• There is the beginning of a difficulty level model, which spells out some key ideas about move applicability, but it only applies to one move — it’s in the expanded text for Hack & Slash. It’s therefore something extra to remember for that move, but adds nothing to other moves that might benefit (Volley is the most obvious one).
    • (In brief, an action that at a glance meets the Hack & Slash move trigger “When you attack an enemy in melee” may in fact be:
      • Simple murder
      • Unimpeded strike (do normal damage)
      • Run the move (roll 2d6+Str and do damage if you roll high)
      • Impossible (you can’t achieve anything here) )
    • The idea behind that (fictional positioning is has a major impact on whether moves are applicable ) is how you run the 16hp dragon, which you need to do to make many common fantasy things work in DW. But except for that one move the rules are very vague about how fictional positioning should be used in this way.
    • Having similar special-cases expansions for all other moves would be even worse, as it would make all moves complicated.
  • The base game, as written, is predominantly about combat and adventure. It has minimal support for social, craft, political etc conflicts.
    • This is by design, and follows from its stated to be like D&D, but it is not what I want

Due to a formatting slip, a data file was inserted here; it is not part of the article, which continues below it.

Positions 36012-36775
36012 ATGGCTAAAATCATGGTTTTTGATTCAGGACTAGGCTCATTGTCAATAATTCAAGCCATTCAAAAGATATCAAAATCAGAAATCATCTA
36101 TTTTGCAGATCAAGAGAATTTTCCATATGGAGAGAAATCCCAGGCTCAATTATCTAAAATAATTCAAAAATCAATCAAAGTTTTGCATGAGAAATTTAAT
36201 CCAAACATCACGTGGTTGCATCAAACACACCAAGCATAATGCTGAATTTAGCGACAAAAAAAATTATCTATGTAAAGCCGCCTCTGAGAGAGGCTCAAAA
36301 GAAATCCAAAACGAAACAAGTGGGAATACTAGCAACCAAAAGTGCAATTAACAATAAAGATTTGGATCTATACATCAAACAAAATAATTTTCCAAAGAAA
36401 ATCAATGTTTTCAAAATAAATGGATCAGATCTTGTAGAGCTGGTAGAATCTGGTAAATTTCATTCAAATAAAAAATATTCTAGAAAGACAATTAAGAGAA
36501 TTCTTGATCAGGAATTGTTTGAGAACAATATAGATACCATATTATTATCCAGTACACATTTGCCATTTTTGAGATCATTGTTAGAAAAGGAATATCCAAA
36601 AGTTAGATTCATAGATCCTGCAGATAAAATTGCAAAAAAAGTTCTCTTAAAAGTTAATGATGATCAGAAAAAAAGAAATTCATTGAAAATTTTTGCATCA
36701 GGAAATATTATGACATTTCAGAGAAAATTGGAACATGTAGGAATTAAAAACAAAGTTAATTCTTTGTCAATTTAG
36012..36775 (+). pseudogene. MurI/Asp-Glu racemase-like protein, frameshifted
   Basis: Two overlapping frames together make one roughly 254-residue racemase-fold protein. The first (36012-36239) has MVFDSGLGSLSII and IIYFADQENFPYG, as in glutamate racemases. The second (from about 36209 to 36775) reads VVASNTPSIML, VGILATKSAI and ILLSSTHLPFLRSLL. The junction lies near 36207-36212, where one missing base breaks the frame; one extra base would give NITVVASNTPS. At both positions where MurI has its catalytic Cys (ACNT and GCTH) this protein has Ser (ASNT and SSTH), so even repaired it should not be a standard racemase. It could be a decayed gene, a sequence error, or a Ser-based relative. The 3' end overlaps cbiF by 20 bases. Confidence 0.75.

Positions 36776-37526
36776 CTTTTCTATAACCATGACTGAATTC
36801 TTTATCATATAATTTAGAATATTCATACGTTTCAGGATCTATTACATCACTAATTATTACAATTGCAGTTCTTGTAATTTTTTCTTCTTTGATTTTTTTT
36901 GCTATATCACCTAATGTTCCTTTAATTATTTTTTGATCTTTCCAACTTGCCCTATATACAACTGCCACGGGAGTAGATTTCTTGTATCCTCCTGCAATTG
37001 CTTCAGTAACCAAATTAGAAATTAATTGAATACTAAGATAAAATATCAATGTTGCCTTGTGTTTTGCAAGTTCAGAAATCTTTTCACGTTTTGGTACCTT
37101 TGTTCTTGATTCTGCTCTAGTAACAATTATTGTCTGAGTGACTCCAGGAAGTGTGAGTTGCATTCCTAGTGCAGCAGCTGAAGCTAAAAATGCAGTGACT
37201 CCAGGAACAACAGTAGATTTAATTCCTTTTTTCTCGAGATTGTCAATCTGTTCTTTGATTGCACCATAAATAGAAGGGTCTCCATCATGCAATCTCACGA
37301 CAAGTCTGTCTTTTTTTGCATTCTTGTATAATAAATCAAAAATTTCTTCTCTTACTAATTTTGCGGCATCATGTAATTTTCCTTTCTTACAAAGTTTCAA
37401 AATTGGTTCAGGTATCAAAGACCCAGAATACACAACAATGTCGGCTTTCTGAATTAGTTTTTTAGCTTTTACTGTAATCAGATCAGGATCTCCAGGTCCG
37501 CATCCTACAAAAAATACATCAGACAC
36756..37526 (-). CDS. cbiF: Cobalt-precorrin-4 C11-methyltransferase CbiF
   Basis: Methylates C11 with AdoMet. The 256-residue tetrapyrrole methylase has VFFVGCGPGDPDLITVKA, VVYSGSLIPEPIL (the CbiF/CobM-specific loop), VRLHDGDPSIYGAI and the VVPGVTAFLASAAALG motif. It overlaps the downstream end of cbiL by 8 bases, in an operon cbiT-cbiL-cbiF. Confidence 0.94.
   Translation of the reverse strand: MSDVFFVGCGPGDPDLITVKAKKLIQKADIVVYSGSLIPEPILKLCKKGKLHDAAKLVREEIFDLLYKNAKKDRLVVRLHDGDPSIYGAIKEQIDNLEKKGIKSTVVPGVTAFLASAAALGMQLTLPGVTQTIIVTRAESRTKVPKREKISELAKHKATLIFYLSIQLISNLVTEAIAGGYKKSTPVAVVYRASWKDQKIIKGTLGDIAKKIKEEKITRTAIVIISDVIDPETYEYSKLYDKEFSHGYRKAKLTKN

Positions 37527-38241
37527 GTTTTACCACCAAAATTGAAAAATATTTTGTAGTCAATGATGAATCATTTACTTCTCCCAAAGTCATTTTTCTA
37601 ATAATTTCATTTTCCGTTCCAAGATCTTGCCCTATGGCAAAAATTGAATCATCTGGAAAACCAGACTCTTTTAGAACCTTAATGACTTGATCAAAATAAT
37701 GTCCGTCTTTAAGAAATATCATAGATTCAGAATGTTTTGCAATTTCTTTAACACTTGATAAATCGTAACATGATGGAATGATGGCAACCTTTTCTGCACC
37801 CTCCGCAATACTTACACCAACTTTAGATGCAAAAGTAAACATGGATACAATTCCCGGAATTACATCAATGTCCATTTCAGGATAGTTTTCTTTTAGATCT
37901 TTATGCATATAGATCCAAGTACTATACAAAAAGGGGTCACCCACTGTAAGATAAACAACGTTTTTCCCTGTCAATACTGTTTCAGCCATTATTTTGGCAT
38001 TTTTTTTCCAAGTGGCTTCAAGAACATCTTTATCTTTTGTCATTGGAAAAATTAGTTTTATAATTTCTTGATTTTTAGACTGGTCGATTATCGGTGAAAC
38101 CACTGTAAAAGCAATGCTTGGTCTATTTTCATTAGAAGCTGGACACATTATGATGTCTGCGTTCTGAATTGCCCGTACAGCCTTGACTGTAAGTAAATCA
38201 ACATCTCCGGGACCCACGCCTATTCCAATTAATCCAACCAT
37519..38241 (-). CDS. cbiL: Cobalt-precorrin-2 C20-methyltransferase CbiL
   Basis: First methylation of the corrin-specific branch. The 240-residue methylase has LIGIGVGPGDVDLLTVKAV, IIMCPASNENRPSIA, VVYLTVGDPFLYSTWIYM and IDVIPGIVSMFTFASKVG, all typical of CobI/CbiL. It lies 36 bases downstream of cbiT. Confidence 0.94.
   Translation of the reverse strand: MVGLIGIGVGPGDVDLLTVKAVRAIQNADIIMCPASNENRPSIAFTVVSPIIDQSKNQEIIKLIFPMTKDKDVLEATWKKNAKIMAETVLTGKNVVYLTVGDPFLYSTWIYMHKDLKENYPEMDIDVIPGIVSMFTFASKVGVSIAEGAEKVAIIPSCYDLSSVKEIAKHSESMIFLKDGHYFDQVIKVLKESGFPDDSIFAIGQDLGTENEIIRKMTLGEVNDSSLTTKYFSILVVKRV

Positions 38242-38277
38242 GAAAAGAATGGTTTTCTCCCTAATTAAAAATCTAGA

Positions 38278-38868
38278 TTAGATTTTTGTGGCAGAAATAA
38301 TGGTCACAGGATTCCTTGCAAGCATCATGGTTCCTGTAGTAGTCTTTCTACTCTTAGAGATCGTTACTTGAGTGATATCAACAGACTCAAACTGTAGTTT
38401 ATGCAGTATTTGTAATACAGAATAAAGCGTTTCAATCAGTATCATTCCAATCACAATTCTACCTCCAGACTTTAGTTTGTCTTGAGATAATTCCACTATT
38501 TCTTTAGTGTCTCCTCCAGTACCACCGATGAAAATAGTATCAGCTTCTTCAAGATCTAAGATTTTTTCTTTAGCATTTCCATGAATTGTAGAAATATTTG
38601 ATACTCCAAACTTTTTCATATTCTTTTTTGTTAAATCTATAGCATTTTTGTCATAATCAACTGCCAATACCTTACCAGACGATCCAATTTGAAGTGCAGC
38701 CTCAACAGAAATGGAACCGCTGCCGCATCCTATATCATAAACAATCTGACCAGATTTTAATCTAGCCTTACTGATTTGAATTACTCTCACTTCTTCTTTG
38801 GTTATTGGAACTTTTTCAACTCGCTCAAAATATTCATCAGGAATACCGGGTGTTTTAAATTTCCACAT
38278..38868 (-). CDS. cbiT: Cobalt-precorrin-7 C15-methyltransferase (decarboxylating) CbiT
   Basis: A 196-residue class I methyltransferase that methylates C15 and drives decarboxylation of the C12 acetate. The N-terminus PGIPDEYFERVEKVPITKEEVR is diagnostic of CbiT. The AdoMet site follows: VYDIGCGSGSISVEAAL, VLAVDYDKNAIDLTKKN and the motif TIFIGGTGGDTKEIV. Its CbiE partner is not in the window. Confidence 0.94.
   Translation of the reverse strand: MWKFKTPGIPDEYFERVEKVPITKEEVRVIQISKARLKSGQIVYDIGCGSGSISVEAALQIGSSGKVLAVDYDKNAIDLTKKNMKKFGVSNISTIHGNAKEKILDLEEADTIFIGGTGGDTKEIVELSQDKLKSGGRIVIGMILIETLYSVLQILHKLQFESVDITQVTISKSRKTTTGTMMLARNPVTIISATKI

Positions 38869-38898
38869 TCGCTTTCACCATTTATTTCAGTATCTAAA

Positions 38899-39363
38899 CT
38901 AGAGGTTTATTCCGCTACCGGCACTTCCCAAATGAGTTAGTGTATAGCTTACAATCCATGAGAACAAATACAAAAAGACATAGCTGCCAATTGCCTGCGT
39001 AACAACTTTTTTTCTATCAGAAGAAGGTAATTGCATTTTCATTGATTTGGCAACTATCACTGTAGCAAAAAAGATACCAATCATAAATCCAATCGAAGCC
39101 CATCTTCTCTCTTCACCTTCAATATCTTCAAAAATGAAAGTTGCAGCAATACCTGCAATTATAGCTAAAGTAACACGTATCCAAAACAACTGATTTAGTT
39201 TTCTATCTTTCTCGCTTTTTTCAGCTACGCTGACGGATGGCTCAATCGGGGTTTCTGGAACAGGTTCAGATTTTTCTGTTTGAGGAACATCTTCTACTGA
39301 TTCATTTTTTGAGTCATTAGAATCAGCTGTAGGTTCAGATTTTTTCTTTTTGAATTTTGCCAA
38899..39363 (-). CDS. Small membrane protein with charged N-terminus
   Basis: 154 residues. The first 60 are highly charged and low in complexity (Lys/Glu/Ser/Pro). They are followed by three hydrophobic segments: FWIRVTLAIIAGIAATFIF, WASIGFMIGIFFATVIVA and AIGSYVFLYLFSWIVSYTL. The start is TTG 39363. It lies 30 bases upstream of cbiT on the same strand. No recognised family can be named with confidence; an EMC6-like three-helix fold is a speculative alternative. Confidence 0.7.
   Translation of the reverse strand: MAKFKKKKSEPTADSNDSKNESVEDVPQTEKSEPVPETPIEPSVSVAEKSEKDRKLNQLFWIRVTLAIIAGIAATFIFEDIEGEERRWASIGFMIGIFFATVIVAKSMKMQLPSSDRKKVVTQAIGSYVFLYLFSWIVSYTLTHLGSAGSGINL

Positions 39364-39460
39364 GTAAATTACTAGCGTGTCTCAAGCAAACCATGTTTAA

• Contrast Burning Wheel, which is good at this
  • The damage system somehow always feels “soft” to me — it feels as if injuries are not injuries, just some vague idea of such.
    • Is this because damage is by largely by class, regardless of weapon or other context? Is it because there’s a simple roll that can let you survive death? Is it because weapon tags are a mix of mechanical (e.g. precise) and purely fictional (e.g. messy)? I don’t know.
    • It’s possible this isn’t about the rules at all (see my comments on the art and writing, below)
  • There are no rules for PvP conflict. There are hacks and shoehorns to be found online, but none appear satisfying to me. In contrast, in many other games if two PCs are locked in a dispute I have ways of resolving it mechanically.
    • I could shoehorn such rules into DW, but they break the general pattern of how the rules work, which reduces my confidence that at any point I am applying them consistently, fairly, and in a way that will lead to good experiences longer term.
  • I greatly dislike the clean, friendly, cartoony art. It fees lifeless and sanitised, and having at the game table reduces my enjoyment of play. I’d enjoy the DW book more if there was no art at all.
  • As with the art, the writing is bland. In some respects it feels simply derivative; in other respects it feels sanitised, soft-edged, anxious not to offend. It feels like the authors are very nice people who don’t want to offend or upset anyone, and so are watching their every step. That’s not what I’m looking for in a game (or fiction) writer.
    • This is consistent with Adam Koebel’s apparent personality . Watch him on Office Hours — have you ever seen a sweeter guy?